Through most of my life, I’ve always felt I was counting down.
From one thing to the next.
Always waiting for the next thing.
Whether it be as a child counting down until my next birthday or Christmas. Or as an adult, counting down the days to the end of the semester, my wedding, a vacation, or a child was born.
If there wasn’t a countdown of some sort, I actually felt defeated. What was I doing with my life? Why was I putting so much effort into plowing through and continuing this rat race if there wasn’t a short term goal to look forward to?
Aside from the child thing never working out…obviously. They always came much earlier than expected but I was always looking forward to their arrival.
But when each of my girls was born, time seemed to accelerate. In a way I didn’t anticipate. And in a way I couldn’t prepare for. In fact, it seemed to accelerate so flippin’ fast that there was nothing to look forward to in the sense that I no longer needed to look forward to the next event or vacation because each day was an adventure unlike anything I could have imagined.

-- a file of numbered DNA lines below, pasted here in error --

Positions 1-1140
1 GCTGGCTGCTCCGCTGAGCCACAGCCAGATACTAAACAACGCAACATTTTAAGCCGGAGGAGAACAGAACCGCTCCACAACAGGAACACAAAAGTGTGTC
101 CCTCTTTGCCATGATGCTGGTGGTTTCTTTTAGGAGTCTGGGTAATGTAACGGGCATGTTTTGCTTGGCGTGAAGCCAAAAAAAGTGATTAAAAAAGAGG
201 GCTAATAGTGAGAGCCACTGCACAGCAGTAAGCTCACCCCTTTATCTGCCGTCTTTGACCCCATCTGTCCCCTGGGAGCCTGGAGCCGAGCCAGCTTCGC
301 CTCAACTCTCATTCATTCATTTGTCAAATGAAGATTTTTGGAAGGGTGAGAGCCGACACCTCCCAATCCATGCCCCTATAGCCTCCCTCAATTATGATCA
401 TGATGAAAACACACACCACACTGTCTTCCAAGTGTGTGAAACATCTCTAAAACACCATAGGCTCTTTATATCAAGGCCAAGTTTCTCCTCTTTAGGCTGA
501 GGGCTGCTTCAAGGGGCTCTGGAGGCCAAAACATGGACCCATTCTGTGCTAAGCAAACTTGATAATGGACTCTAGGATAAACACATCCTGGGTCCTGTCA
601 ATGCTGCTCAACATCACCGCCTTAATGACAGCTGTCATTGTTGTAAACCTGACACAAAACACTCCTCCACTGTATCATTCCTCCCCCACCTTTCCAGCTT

Oh so much faster.
So I write to my tween daughter a letter. Because the days go by way too fast and the words just do’t get said.
Dear Sweet Daughter,
You’re enough. Just as you are.
You’re beautifully and wonderfully made. You’re perfect as you are.
To quote a wise woman. “You is smart. You is kind. You is important.”
That should be enough for you. Muffle what anyone says that’s contradictory to this.
Don’t listen to what others say. Don’t listen to those other negative voices in your head that happen to all young girls. you’re enough. You’re perfect. e yourself. There’s nothing that I would change about you and that you shouldn’t want to change about yourself. You’re enough. Be yourself throughout life.
Be you. Because in the end, that’s all that really matters. The only thing that will set you apart.
I love you forever,
It’s impossible to be everything to everyone. But I just want my children to know that they’re enough.
I want them to know that no matter where they are in their journey, that they’ll always have enough. That they won’t have to worry. That part of my responsibility as their mom is to take care of them no matter what.
There’ll always be a bed in our house. There’ll always be enough food. And I’ll try to take care of them ad provide for them without sheltering them for as long as possible.
No matter how much you want to empower your child, you want them to know there’s always enough food to eat. There’s always a place for them to sleep and there’ll always be clothes on their back. They’ll always have their basic needs met.